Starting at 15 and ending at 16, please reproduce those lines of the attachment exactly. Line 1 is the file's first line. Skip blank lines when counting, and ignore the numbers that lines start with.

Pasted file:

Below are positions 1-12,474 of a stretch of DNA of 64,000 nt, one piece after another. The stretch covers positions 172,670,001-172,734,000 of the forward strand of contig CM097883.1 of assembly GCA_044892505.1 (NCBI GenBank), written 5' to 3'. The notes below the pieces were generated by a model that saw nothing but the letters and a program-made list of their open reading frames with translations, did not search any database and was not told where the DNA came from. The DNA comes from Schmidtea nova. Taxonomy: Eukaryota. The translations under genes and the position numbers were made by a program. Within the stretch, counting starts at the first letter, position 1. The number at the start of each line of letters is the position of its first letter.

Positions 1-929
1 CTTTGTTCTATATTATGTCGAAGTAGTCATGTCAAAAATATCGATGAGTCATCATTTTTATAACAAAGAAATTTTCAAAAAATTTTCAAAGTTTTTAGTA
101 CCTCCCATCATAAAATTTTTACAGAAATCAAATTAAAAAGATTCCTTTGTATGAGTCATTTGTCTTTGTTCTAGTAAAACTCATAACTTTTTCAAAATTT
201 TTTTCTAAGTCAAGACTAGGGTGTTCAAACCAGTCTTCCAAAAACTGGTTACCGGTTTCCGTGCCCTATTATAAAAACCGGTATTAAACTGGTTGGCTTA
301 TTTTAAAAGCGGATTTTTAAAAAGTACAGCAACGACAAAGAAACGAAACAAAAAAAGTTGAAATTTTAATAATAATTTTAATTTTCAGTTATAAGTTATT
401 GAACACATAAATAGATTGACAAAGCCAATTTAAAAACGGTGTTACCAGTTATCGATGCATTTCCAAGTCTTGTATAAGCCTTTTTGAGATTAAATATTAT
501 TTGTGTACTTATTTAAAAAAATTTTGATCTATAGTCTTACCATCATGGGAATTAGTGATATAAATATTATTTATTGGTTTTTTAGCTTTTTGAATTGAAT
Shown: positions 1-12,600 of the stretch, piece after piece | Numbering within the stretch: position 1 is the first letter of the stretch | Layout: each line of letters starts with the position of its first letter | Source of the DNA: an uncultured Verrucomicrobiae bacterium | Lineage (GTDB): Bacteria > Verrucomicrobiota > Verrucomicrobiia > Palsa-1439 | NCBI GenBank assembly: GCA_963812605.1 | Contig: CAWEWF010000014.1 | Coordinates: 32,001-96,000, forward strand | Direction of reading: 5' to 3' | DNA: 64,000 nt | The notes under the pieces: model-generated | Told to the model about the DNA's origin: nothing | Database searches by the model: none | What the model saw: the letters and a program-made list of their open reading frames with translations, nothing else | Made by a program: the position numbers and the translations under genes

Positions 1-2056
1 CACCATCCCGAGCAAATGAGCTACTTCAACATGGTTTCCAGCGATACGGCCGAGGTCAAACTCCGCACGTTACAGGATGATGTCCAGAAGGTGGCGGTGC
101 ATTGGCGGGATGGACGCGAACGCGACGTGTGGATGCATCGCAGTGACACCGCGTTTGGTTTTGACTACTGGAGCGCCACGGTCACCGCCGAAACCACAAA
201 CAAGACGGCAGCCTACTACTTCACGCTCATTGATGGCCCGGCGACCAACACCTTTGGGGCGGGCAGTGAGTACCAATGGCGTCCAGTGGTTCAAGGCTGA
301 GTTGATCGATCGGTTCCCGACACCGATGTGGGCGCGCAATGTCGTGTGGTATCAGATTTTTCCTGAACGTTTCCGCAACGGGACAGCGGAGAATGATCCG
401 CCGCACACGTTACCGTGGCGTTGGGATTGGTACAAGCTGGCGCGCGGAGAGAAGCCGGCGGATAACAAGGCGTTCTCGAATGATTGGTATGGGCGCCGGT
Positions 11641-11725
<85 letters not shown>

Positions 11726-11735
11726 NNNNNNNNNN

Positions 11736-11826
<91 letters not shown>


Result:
401 CCGCACACGTTACCGTGGCGTTGGGATTGGTACAAGCTGGCGCGCGGAGAGAAGCCGGCGGATAACAAGGCGTTCTCGAATGATTGGTATGGGCGCCGGT
Positions 11641-11725